Edward had been working for Street & Smith, a children’s book and magazine publisher. In 1905, he decided to start his own company, called the Stratemeyer Syndicate, first working from home and then from offices in New York City. (Syndicate is another word for “group.”) He came up with the ideas, created the characters, and outlined stories for the book series. Then he hired authors, called ghostwriters, to write the books. He created pen names (made-­up author names) for each series so that all the books in the series would seem like they were written by one person when, really, they were written by many. That way, he could create books in different series in much less time. A publisher would then print and sell the books.
 
The Stratemeyer Syndicate’s series sold by the millions! In 1926, the Syndicate had more than thirty book series in publication. In a survey that same year, 98 percent of kids listed a book by the Stratemeyer Syndicate as their favorite. Edward became rich!
 
Edward never stopped thinking of new ideas. Detective stories were becoming more popular with adults. So he thought young readers might like them, too. In 1927, Edward started the Hardy Boys series. In it, brothers Frank and Joe Hardy face danger as they solve crimes. The Hardy Boys was a big hit with readers. Edward thought the Syndicate should have a similar series featuring a strong female character. He sent his idea to his publisher, describing his girl detective as “bright, clever, resourceful, and full of energy.” He thought she should be named Stella Strong. The publishers loved the idea but not the name. From a list of his other name ideas, they chose Nan Drew—­which later became Nancy.
 
Now Edward needed to find a ghostwriter. He had just the right person—­a young writer from Iowa named Mildred Augustine.
 
 
Chapter 2: Small-Town Writer
 
 
As the Stratemeyer Syndicate grew in New York City, Mildred Augustine was growing up far away, in a small town in Iowa. Mildred was born on July 10, 1905. She spent hours playing adventurous games and making up stories with her paper dolls. Like Edward Stratemeyer, Mildred loved to read and write, too. When she was thirteen, she entered her story “The Courtesy” in a contest run by the popular children’s magazine St. Nicholas. It was published in the June 1919 issue, announcing she had won the Silver Badge award.
 
Mildred left her small town for college at the State University of Iowa in 1922. She took classes in the new journalism program that trained students to become writers. She got plenty of practice working for the college newspaper. She also played sports, including soccer, basketball, and swimming. And she was really good at playing the xylophone! After graduation in June 1925, she went to work for the Clinton Herald newspaper.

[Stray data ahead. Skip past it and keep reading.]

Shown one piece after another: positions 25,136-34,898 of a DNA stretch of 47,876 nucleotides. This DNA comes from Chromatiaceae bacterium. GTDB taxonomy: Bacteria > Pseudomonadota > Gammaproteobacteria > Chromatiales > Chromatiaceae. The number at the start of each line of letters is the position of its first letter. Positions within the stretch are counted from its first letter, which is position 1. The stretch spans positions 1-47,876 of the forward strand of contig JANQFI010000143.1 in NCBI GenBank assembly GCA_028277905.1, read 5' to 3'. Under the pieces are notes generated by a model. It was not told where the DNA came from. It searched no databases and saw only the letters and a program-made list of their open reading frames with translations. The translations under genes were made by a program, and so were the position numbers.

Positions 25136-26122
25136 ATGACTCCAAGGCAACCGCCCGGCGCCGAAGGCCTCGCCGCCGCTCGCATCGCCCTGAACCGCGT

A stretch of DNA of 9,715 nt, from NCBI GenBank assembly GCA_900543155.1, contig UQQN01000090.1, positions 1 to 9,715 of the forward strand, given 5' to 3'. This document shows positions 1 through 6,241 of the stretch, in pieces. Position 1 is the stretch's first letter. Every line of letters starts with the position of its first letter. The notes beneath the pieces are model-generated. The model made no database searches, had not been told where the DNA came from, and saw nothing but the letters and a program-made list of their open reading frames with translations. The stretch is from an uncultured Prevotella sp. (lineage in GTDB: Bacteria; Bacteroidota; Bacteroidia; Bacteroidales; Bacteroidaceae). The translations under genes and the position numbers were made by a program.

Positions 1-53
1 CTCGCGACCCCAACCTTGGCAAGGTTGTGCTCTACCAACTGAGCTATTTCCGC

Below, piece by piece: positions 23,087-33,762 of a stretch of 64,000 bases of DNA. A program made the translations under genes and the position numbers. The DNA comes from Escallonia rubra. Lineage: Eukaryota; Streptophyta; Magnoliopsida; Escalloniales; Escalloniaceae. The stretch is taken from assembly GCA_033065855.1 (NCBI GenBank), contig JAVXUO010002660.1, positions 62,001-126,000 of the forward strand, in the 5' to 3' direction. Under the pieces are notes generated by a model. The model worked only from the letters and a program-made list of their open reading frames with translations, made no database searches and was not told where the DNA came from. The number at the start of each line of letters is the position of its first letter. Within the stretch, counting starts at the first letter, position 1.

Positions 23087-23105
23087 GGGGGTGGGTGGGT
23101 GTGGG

Mildred still wanted to write stories for children. In 1926, she answered a magazine advertisement from the Stratemeyer Syndicate that said it was looking for authors. Mildred met with Edward Stratemeyer in New York City. Soon after, he hired her. While writing books for Stratemeyer, Mildred went back to school to get another college degree in journalism. She also married Asa Wirt and moved to Cleveland, Ohio. Through it all, she kept in touch with Edward.
 
In 1929, when Edward needed a ghostwriter for his new girl detective series, he thought of twenty-­four-­year-­old Mildred Augustine Wirt. He asked if she would be interested in writing the first three books in the Nancy Drew Mystery Stories series for $125 each. She said yes. So he sent her his three-­and-­a-­half-­page outline for the first book—­The Secret of the Old Clock.
 
Mildred wrote a story full of action and suspense, just like Edward wanted. She then wrote the next two books in the series: The Hidden Staircase and The Bungalow Mystery. Following Edward’s ideas, Mildred helped create a unique girl with an unbelievable talent for solving mysteries. The character Nancy Drew is sixteen years old and lives in the town of River Heights. Her father, Carson Drew, is a lawyer. Her mother died when she was little, and so Nancy is in charge of running the household. She does have some help from the family’s maid, an older woman named Hannah Gruen. The Drews have plenty of money, and Nancy seems to have few worries. Her days are filled with shopping, visiting friends, going to parties, and running errands for her father in her very own car: a blue convertible, known as a roadster.
 
Nancy spends most of her time following clues to solve mysteries. Her curiosity, intelligence, and hard work lead her on adventure after adventure. Nancy’s life is nonstop action. Car chases! Spy missions! Underground explorations! Nancy stands up to criminals and always saves the day. She’s so good that the police and her father often come to her for advice.
 
The first three Nancy Drew Mystery Stories were released in April 1930 and used the pen name Carolyn Keene as the author. Before long, readers couldn’t get enough of this friendly, clever, and fearless girl detective.